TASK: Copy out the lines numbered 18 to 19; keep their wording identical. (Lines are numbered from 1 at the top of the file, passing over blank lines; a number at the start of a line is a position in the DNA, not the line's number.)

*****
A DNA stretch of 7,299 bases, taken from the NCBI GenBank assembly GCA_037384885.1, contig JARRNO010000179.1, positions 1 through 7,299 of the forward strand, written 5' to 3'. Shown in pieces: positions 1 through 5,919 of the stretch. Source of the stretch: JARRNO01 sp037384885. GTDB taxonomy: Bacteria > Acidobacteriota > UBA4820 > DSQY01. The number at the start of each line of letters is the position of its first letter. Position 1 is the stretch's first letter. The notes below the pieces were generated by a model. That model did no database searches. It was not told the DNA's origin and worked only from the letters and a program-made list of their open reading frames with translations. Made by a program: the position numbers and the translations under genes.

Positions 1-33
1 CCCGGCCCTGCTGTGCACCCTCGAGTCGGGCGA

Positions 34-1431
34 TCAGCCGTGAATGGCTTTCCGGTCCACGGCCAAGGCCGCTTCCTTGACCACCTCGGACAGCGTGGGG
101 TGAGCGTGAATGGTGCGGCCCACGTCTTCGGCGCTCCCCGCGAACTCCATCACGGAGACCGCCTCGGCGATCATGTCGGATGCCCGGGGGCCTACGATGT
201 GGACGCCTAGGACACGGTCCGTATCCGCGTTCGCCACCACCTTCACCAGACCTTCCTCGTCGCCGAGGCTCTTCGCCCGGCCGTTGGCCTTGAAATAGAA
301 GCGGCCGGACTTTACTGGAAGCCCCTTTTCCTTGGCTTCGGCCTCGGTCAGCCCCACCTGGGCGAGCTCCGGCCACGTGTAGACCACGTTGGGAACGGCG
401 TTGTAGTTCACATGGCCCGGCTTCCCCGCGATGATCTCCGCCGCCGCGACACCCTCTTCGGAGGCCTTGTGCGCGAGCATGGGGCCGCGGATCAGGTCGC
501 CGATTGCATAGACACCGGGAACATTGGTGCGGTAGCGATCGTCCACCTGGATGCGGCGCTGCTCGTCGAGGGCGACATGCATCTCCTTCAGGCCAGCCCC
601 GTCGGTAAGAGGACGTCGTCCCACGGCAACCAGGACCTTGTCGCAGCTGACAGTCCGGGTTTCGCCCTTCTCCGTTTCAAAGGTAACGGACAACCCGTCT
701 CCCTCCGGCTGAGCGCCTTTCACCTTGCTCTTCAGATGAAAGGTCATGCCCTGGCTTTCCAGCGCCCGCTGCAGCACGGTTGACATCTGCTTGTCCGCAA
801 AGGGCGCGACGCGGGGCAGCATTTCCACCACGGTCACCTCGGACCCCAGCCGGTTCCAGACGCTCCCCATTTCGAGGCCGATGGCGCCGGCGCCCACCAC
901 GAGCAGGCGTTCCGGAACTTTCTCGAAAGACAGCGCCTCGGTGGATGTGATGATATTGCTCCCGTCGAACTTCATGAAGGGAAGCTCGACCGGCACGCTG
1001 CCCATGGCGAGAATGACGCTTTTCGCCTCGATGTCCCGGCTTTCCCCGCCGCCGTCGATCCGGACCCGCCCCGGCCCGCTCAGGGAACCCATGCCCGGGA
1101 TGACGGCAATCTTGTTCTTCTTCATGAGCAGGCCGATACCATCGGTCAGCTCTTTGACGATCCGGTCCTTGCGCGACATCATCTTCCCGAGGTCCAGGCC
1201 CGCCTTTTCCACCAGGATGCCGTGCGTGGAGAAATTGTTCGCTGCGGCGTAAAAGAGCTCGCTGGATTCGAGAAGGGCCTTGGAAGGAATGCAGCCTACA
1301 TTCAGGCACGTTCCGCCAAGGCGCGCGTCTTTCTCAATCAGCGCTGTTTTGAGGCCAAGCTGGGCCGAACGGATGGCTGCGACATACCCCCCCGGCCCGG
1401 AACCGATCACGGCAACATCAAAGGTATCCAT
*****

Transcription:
1301 TTCAGGCACGTTCCGCCAAGGCGCGCGTCTTTCTCAATCAGCGCTGTTTTGAGGCCAAGCTGGGCCGAACGGATGGCTGCGACATACCCCCCCGGCCCGG
1401 AACCGATCACGGCAACATCAAAGGTATCCAT